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We were delighted to sit down with award-nominated international actor and voiceover artist Danny Steele to chat acting, filmmaking and creativity.

Inside actor Danny Steele’s planet

Danny Steele is an award-nominated international actor and voiceover artist from London. 

After working as a stand up comedian and improviser, Danny moved towards acting and has worked with many leading acting coaches in LA and London including Backstage winner Anthony Meindl, Crystal Carson (acting coach for Rachel Nichols, Paula Abdel, Jennifer Beals and other names), Ivana Chubbock (acting coach for Brad Pitt, Charlize Theron, Halle Berry and other leading names).

Danny continues to study at Anthony’s classes, where he is a masterclass student. 

Danny has appeared in many independent films, including Two Rooms (opposite Rosie Day), played Floyd in the upcoming sci-fi feature Invasion Planet Earth, produced and played Richard in the comedy Cold Callers (for Amazon Prime), and was recently nominated for Best Actor in the Drama category by the LA Short Film Festival Awards for his role as Clyde in The Last Day.

Danny is currently working on the comedy Sentence as well as horror feature Creaks.

We were delighted to sit down with this emerging talent and chat acting, filmmaking and creativity.

Tell us about your history as an actor. How did you start your journey?

For several years I was into standup comedy and improvisation sketches, I worked as a standup and one day a guy came to a gig who was a radio producer. He asked me to present a weekend radio show which I did and took with me all the ideas I had from my comedy into the radio environment. I started training as an actor in 2013 and have never looked back.

Who are your current influences?

So many! Wonderful humans like Jeff Foster, Rebecca Campbell, Brene Brown influence me on a daily basis, I’m loving the work of JJ Abrams and looking forward to seeing The Rise of Skywalker film in December, the work of Risa Bramon Garcia and Steve Braun, what they do at the BGB studios is immense – and I get influenced by everything including kindness from strangers, people watching and my good friends and family.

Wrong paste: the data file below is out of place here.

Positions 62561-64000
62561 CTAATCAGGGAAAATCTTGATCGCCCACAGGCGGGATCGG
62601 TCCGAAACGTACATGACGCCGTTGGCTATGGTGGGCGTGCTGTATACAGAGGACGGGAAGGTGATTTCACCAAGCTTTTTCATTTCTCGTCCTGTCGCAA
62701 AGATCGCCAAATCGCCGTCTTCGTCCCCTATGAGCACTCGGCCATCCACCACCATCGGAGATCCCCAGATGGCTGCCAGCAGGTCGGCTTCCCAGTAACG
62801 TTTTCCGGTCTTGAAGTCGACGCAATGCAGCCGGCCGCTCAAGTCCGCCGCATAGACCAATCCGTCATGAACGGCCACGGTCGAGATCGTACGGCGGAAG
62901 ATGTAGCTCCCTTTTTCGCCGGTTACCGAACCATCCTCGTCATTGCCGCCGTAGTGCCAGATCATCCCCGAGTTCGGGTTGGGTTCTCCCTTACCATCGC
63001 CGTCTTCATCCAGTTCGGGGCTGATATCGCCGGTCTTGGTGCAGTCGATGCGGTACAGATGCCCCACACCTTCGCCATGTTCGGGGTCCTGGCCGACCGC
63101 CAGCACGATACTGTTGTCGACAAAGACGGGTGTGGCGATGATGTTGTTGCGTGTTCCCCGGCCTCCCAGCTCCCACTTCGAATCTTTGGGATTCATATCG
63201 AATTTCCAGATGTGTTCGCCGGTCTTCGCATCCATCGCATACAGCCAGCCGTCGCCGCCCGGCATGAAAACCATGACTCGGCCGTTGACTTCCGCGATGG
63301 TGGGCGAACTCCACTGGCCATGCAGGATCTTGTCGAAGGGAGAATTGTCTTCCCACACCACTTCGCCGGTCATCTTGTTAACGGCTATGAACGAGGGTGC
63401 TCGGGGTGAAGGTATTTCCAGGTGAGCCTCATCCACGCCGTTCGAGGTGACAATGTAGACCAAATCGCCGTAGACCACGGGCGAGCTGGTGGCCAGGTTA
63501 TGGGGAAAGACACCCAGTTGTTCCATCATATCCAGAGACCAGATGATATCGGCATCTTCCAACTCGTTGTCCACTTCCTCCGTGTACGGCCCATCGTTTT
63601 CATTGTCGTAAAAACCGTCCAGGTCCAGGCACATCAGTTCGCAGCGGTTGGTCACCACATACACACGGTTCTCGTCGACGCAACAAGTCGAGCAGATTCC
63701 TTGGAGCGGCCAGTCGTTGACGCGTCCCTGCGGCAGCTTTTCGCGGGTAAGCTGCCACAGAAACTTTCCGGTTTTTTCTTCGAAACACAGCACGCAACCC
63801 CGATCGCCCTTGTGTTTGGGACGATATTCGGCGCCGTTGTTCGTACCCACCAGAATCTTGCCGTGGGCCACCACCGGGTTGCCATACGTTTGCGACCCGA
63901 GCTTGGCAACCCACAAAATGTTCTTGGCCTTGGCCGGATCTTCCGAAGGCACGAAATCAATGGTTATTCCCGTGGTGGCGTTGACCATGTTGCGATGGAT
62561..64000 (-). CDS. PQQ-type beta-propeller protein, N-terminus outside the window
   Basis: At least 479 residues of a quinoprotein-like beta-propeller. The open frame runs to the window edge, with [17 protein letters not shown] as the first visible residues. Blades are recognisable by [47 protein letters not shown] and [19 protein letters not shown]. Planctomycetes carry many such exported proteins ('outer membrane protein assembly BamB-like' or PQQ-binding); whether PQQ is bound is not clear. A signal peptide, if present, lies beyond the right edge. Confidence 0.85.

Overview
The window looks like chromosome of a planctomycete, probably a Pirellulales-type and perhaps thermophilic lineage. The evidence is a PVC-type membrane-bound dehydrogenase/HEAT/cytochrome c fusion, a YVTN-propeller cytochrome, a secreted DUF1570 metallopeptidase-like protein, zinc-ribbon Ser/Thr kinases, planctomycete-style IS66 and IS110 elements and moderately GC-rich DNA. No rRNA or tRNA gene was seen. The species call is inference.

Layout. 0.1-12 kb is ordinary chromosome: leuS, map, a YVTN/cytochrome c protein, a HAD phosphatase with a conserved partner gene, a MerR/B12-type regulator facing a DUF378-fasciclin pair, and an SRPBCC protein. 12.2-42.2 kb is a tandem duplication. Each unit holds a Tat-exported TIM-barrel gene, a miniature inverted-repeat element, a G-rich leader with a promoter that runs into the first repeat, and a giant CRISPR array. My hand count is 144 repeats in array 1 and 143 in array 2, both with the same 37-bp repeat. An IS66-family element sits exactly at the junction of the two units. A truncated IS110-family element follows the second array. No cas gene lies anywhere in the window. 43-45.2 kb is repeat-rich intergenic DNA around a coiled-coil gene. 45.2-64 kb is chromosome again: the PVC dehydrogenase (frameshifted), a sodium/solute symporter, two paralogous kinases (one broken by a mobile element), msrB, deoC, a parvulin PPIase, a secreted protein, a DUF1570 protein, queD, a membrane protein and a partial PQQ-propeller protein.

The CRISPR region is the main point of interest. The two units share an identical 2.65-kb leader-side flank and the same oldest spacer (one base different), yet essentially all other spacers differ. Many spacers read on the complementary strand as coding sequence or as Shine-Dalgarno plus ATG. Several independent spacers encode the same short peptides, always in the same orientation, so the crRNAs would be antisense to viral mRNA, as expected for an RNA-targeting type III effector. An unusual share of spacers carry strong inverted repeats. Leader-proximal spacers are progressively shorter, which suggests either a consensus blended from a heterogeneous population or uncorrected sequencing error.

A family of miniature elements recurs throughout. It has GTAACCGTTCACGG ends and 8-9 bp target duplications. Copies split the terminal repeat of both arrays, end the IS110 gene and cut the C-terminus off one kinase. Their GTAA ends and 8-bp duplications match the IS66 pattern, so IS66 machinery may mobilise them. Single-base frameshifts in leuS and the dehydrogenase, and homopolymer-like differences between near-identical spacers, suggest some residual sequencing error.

What five TV shows do you think everyone should watch this year? 

Here’s the thing: sometimes I find it difficult to keep up with shows, but I feel everyone should watch Big Little Lies, The Walking Dead (as who doesn’t like some zombies at the end of a hard day?), The Crown, Killing Eve and Chernobyl.

Cat or dog? 

Um . . . both? A cat’s head with a dogs body – or is that too weird?

What was the one movie you saw that made you want to go into film?

The one film that made me want to be an actor would be Star Wars. I wanted to be Luke Skywalker (and still do).

Tell us about your career before you found film.

I originally trained as a Nurse. After that, I moved into a series of weird and wonderful jobs including barman, actors’ agent, and life coach. For several years I was into standup comedy and improvisation sketches.

How do you come up with your creative concepts?

I have to have a balance between giving myself what I need which could be time alone, meditation and mental space to write and study to meeting up with good friends and colleagues. I also find that for me, acting isn’t the end game – it’s a small part of who I am and I feel it’s more useful for me to think about how I can contribute to the wider community as a human, getting curious about myself and others.

What music inspires you to create? 

As I’m writing this, I’m in a cafe on Hollywood and Vine and they are playing “Post Break Up Sex” by The Vaccines. Before that was David Bowie’s “Absolute Beginners” and before that was a medley of Fleetwood Mac, Kate Bush, and The Beatles. I work with everything from blaxploitation to ska, pop, rock and soul.

You’re very hands-on with your projects. How hard is it wearing all the hats? 

For me it comes down to knowing that I’m enough to wear all the hats, knowing I can and do actually do it, trusting myself more and knowing that when I feel resistance to something, learning to give myself what I need in order to be able to do it.

What’s your next project? 

I’ve submitted The Last Day to Toronto Independent Film festival as well as the London BFI Film Festival, so I’m looking forward to those.

What has been your biggest failure? 

I fail everyday. I embrace failure and I no longer use it as a negative but a useful experience for growth. 

What has been your biggest success?

Film wise, Invasion Planet Earth. Personally, training as a life coach and learning more about myself in the process.

Can we expect to see any episodic television from you anytime soon?

I hope so. I’m currently in Los Angeles and go back and forth to have meetings. Watch this space!

What’s your five-year plan?

I never really have a plan – I prefer to go where my passion is at the time.

What indie filmmakers should be on our radar? 

I have to mention Simon Cox (the Director of Invasion Planet Earth), Giles Alderson, and Craig Griffith.

What’s your favorite film of all time, and what did you learn from it?

I get a lot from True Romance.

Who would compose the soundtrack of your life?

Yann Tierson or maybe John Williams or Hans Zimmer . . . they are pretty good, aren’t they?

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